4chan is the "Anti-Facebook", a site that radically encourages anonymity. It spawned the hacktivist group Anonymous, which famously defended WikiLeaks founder Julian Assange by bringing down MasterCard's and Visa's websites. Created by a 15-year-old wunderkind in 2003, it is the creative force behind "the Web's most infectious memes and catchphrases" (Wired). Today it has over 12 million monthly users, with enormous social influence to match.
Epic Win is the first book to tell 4chan's story. Longtime blogger and 4chan expert Cole Stryker writes with a voice that is engrossingly informative and approachable. Whether examining the 4chan-provoked Jessi Slaughter saga and how cyber-bullying is part of our new reality, or explaining how Sarah Palin's email account was leaked, Epic Win for Anonymous proves 4chan's transformative cultural impact, and how it has influenced - and will continue to influence - society at large.
"A primer on why the Internet works the way it does today, thanks in large part to 4chan. That includes, but isn't limited to, the emergence of Anonymous." (Salon.com)
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For sure. This book is full of historical look at the "scum" of the internet. It's an entertaining look at what makes the internet go round
a historical look at the scum of the internet
I loved this book, and am now considered a "newfag" (quote from the book)
Epic Look at 4Chan
Good overview of 4Chan
The most interesting aspect of the book was the history of the development of 4chan, from its roots to as close to present as can be expected. While the word 'Anonymous' is in the title, it could be thought of more the primary feature of 4chan which was the use of anonymous posters. This gave people the freedom to express themselves without risk of embarrassment or potential imprisonment, it has also led to the explosion of trolls.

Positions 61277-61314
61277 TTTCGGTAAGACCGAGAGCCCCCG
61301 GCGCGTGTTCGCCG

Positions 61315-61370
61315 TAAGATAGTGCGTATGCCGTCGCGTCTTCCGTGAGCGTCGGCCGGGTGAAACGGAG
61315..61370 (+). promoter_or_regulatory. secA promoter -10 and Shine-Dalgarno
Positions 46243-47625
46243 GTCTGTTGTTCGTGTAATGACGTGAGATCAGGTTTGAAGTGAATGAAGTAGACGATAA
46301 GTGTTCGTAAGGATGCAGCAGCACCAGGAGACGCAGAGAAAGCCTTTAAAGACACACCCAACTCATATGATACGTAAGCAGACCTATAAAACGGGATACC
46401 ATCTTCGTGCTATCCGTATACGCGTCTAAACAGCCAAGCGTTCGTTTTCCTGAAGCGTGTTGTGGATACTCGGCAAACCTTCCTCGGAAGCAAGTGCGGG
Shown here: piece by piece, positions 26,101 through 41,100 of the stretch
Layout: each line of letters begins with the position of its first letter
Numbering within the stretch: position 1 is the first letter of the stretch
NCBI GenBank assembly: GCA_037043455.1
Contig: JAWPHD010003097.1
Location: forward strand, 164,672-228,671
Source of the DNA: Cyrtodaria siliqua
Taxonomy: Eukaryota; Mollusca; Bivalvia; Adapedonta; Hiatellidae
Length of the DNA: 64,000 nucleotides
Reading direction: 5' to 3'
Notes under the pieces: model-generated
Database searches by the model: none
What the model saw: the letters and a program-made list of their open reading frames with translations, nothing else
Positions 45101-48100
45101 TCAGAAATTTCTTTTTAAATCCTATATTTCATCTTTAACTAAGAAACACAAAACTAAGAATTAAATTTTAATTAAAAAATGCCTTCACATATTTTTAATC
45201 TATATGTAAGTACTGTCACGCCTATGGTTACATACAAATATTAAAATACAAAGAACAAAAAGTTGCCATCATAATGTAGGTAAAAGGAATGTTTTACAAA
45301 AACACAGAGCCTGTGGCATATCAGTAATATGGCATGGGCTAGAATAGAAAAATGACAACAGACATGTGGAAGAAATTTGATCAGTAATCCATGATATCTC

Least interesting, had to be the history of memes. While mentioning various memes were good, let's face it, if it isn't cute pictures of lolcats, just not riveting.
He reads in the voice you would expect a long time denizen of 4Chan. He has that hipster ironic voice which might be grating but adds to the interest of the book.
Cole Stryker gives us a look of 4chan. As a person who may go there about once a year, and usually to find out what the latest fuss is all about, I'm not overly familiar with the content or background to 4chan. It's the birthplace of the group and I know that's not the proper word to describe them, Anonymous, it certainly has been at the forefront of the wild west nature of the Internet. When corporations and governments want to control the Internet and turn it either into another form of mass media and culture, or a place where its 'safe' for the powers to be from the prying eyes of an engaged and usually enraged citizenry. 4chan is like the place the internet once was, and perhaps should be, expressing the full range of humanity.
Stryker gives us a good overview, from the history of its roots, to a description of the various forums, both the infamous and the lesser known. He also talks about the various experiences of the trolls and other people. He isn't afraid to discuss some of the darker aspects of the site, which led some local news outlets to refer to it as the "Internet Hate Machine". There has also been some cool stuff that has come out.
Overall, it is worth listening to, especially for people like me, who have a casual awareness of the site.
- Paul A. Gilbert